In its latest action involving allegedly deceptive earnings claims, the FTC announced yesterday that Uber had agreed to settle charges that it misled potential drivers with inflated earnings claims. The complaint also alleges that Uber misrepresented benefits of its Vehicle Solutions Program, which connects potential drivers with auto companies to buy or lease a vehicle to be used to pursue the Uber opportunity.

To supports its allegations, the FTC cited a former post on Uber’s website that claimed that uberX Drivers’ “median income is more than $90,000/year/driver in New York and more than $74,000/year/driver in San Francisco.” However, according to the complaint, actual median incomes were significantly less in those cities — $29,000 less in New York and $21,000 less in San Francisco. The complaint also cites allegedly inflated per hour earnings claims made for other major cities across the United States. According to the FTC’s analysis of Uber’s data, typically only between 10-30% of drivers made as much as the quoted hourly rate in a particular city.

The complaint also alleges that Uber made misrepresentations about its Vehicle Solutions Program to induce consumers to sign up as a driver. These claims included “own a car for as little as $20/day” and enter into a lease with “unlimited miles.” The FTC alleged that Uber lacked any basis for making these claims and that Uber actually had information at the time suggesting these claims were false. For example, the FTC suggested that actual payments made by consumers were significantly higher than those represented and that many leases imposed significant mileage limits.

In her dissent, Commissioner Ohlhausen explained that she did not see the monetary settlement of $20 million as tied to any estimate of consumer harm and asserted that settlements for partial disgorgement of profits, as here, are “inappropriate for a non-fraudulent enterprise that significantly benefits consumers.” Commissioner Ohlhausen also seemed to question whether certain representations were misleading in the first place, suggesting that the complaint erroneously “suggests that the sole acceptable description of earnings potential is the median earnings of participants.” She also contended that the complaint unjustifiably excluded certain incentive and promotional payments from the FTC’s calculations of earnings.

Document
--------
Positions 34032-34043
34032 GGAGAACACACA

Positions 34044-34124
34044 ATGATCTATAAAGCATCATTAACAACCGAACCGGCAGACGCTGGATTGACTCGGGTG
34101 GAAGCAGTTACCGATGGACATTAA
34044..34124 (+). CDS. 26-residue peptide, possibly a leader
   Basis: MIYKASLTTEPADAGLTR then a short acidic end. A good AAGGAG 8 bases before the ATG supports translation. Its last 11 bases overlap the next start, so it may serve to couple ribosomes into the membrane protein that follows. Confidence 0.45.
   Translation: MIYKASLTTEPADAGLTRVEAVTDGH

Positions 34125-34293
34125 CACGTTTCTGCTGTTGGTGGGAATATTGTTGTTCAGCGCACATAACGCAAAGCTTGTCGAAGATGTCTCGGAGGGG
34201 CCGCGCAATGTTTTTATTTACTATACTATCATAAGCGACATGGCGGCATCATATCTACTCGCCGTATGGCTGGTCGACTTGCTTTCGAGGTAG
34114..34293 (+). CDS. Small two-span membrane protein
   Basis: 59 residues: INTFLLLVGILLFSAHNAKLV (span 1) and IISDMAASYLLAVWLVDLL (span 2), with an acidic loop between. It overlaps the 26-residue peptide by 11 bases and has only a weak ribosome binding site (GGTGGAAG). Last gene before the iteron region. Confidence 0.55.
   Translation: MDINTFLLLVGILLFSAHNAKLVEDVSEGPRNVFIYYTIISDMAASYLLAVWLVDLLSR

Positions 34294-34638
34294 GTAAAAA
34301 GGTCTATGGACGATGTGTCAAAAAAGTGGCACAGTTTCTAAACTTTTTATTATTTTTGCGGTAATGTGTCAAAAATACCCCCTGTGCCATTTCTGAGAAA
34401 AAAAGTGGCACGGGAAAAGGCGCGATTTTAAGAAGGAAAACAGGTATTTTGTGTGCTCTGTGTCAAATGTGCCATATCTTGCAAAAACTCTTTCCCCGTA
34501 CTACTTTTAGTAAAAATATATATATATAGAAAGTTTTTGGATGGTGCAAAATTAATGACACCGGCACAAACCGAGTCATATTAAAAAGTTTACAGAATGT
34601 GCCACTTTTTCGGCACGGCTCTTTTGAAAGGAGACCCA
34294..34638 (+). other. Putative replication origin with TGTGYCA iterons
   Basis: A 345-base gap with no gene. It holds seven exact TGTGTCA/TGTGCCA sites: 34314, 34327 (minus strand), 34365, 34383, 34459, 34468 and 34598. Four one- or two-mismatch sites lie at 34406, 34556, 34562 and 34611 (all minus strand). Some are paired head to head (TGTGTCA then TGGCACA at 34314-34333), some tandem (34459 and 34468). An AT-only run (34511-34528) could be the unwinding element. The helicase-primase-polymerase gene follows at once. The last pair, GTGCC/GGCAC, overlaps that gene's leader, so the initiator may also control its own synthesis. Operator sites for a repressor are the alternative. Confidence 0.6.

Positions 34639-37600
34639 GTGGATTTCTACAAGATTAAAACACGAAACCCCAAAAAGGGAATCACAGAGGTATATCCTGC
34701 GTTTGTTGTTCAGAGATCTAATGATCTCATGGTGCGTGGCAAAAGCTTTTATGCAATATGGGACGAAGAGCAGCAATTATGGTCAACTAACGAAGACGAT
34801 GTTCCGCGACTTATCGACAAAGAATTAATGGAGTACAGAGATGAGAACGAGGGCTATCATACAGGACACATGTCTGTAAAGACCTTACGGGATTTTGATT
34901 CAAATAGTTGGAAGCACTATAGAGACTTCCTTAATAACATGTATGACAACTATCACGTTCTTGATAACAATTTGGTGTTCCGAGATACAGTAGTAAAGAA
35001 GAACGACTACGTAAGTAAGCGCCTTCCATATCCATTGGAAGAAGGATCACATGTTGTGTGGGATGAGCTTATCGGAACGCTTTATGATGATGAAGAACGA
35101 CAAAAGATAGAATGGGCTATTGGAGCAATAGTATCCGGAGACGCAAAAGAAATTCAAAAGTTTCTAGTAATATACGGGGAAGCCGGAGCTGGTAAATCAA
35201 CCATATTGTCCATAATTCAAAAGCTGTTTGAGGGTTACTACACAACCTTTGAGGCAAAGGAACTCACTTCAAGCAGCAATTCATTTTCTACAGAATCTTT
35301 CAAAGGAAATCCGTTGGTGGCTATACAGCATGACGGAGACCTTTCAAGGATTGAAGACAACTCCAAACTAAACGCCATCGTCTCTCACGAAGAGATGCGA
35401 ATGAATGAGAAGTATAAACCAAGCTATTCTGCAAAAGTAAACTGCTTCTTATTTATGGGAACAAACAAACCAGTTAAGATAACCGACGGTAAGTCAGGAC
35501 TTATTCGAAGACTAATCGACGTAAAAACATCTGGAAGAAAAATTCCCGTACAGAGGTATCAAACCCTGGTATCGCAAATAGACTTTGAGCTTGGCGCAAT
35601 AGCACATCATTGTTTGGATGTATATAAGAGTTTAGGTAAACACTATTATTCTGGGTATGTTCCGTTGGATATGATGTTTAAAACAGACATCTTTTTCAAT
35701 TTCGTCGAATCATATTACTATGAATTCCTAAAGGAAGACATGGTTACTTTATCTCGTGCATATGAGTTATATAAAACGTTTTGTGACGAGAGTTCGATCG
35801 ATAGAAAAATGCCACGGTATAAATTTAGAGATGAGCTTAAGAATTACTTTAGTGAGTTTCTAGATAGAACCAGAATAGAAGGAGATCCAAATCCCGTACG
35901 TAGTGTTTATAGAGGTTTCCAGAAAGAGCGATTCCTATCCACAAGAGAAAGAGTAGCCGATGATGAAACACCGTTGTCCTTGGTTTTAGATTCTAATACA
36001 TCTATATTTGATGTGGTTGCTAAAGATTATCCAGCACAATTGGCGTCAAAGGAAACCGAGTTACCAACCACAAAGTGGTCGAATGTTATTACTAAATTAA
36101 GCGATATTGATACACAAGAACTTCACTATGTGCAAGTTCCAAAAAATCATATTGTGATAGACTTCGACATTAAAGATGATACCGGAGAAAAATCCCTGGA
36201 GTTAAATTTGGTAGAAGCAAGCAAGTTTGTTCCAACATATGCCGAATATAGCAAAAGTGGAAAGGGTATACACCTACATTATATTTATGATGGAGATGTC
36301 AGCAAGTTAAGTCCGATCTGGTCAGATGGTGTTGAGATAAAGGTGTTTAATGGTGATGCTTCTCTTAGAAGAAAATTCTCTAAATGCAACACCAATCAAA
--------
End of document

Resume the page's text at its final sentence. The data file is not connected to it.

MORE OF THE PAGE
The case is a reminder for entities making earnings claims that such claims should be substantiated prior to making the claim, and not false or misleading in the context in which they are made. It’s worth emphasizing that the FTC never alleged that Uber drivers don’t make money, or that the Uber drivers would have been better off never pursuing the opportunity. For the two Commissioners in the majority, the discrepancy between actual and represented earnings was enough to support a Section 5 violation and the $20 million monetary settlement.